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FWCS opposes plan to expand vouchers

Fort Wayne school board members on Monday reviewed pending state legislation and decided to oppose expansion of Indiana’s voucher program.

The Fort Wayne Community Schools board voted in favor of a resolution to oppose House Bill 1003, stating that any expansion of the voucher program “diverts funding from FWCS without regard to the quality of FWCS instruction.”

The resolution passed 6-1, with board member Lisa Olinger voting against it.

Olinger questioned why the board waited so long into the legislative session to create the resolution and explained that the written opposition sounded more like the district was “whining.”

Board members discussed how, if passed, the bill could increase taxpayer funding for parochial and private schools by an estimated $21 million dollars, while not providing additional funds for public schools.

Board President Mark GiaQuinta said he hopes the resolution will not only prevent the expansion of vouchers, but will also encourage lawmakers to send the bill to a study committee that would evaluate the effectiveness and impact that vouchers have on students and the Fort Wayne community.

Kathy Friend, chief financial officer for Fort Wayne schools, told the board that one of the challenging parts of the current voucher program is that there’s no restriction on which schools students with vouchers are leaving from.

For example, Friend said, about 30 students who had been attending Arlington Park Elementary School, an A-rated school based on the state’s A-F accountability system, left to attend private schools.

Due to the Family Educational Rights and Privacy Act, the district cannot be sure which students left with vouchers, but they can determine how many left to seek a private school education, she said.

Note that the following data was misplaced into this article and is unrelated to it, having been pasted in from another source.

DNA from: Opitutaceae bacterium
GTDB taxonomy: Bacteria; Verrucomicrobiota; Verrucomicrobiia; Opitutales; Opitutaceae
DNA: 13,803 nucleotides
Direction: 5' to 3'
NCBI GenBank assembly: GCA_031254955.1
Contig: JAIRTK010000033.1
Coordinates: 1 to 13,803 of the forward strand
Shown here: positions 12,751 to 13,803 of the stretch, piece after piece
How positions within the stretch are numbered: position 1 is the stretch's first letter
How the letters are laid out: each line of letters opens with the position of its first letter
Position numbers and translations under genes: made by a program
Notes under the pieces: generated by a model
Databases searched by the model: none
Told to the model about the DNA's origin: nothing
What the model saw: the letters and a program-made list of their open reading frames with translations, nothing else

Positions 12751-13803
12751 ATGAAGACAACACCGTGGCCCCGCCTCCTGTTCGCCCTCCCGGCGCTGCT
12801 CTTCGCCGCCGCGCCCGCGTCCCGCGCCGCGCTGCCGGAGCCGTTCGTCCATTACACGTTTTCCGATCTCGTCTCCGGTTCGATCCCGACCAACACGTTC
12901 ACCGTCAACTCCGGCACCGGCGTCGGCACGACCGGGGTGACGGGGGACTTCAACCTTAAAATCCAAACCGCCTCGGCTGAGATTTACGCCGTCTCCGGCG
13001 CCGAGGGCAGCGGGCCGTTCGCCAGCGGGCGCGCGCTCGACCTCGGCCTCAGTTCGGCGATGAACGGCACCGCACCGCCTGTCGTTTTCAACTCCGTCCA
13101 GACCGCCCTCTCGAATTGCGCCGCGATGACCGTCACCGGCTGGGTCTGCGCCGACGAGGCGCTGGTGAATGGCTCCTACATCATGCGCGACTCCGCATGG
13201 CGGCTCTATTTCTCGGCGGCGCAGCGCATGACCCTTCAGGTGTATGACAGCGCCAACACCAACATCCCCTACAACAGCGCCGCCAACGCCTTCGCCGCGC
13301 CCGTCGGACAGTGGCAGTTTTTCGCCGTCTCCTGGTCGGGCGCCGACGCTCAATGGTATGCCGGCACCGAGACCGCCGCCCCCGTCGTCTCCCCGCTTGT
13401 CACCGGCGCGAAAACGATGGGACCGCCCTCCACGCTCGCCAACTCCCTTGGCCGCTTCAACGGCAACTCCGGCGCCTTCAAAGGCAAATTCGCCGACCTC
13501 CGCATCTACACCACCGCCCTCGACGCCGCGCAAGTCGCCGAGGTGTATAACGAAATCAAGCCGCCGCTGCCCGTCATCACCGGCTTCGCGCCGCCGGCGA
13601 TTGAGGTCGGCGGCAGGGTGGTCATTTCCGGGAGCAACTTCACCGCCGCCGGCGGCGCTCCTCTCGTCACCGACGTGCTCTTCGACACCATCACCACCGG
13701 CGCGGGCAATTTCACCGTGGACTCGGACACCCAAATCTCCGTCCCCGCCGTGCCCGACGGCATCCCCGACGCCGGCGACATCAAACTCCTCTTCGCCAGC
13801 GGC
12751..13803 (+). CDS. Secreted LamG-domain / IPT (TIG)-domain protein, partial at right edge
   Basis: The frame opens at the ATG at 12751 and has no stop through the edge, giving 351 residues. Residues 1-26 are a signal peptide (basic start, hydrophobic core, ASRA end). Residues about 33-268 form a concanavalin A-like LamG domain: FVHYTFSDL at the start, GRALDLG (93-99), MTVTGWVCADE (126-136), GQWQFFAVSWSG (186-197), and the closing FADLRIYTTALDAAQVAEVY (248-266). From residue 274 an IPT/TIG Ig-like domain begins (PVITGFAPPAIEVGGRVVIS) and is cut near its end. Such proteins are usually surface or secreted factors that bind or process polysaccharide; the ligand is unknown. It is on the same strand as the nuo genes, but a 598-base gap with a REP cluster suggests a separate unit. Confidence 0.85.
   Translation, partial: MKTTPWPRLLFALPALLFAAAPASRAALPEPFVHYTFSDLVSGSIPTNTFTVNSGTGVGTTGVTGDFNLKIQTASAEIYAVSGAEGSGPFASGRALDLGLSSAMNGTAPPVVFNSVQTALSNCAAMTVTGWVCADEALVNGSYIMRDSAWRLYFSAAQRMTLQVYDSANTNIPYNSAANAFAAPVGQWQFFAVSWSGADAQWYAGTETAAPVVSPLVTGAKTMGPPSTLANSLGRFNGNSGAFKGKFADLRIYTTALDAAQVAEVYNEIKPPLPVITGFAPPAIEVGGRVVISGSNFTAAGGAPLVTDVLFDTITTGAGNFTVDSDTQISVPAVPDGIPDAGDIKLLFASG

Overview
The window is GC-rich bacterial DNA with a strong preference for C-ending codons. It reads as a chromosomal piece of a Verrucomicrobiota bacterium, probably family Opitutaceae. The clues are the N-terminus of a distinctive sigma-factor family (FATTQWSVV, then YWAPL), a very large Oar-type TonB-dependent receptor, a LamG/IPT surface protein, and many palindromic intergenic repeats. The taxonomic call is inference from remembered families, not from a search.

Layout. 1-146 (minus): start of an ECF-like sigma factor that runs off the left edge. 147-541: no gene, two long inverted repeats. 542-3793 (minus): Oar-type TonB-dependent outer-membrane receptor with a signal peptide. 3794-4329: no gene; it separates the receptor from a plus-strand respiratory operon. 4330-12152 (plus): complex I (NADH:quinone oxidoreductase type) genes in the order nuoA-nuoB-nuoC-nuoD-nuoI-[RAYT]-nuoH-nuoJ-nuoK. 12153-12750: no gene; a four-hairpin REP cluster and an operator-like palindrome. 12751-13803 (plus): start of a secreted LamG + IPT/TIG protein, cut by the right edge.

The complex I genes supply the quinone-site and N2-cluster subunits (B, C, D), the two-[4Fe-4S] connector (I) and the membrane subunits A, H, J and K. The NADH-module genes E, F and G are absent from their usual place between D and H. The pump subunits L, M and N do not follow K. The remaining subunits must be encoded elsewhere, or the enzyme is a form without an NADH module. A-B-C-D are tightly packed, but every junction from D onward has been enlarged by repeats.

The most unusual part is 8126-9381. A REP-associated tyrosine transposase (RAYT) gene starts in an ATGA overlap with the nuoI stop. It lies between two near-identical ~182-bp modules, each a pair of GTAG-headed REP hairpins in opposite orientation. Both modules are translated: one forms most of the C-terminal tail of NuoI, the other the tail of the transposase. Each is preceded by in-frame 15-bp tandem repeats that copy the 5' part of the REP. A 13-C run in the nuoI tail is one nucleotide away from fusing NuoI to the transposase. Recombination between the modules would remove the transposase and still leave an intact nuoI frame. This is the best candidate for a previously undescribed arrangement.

“There is no criteria in the law that says you have to leave a low-performing school with a voucher which was initially how this voucher program was sold,” Friend said. “That it was for poor students who were at low-performing schools to go to high-performing schools. That’s disappointing to us.”

A copy of the resolution was presented to Randy Borror of Bose Public Affairs Group who will speak in opposition to the bill Wednesday as it comes before the Senate for discussion. Borror is a former legislator.

The board pays the lobbying group $50,400 annually to monitor education legislation and advocate for the district during the current legislative session, Friend said.

Also on Monday, the board discussed pending legislation related to early education scholarship programs, the sale of public school buildings and a bill to alter the timeline for implementing Common Core Standards.

Superintendent Wendy Robinson praised the board for leading the way for other districts in monitoring legislation and ensuring that Fort Wayne schools “continue to have a place at the table when legislators start cutting the pie.”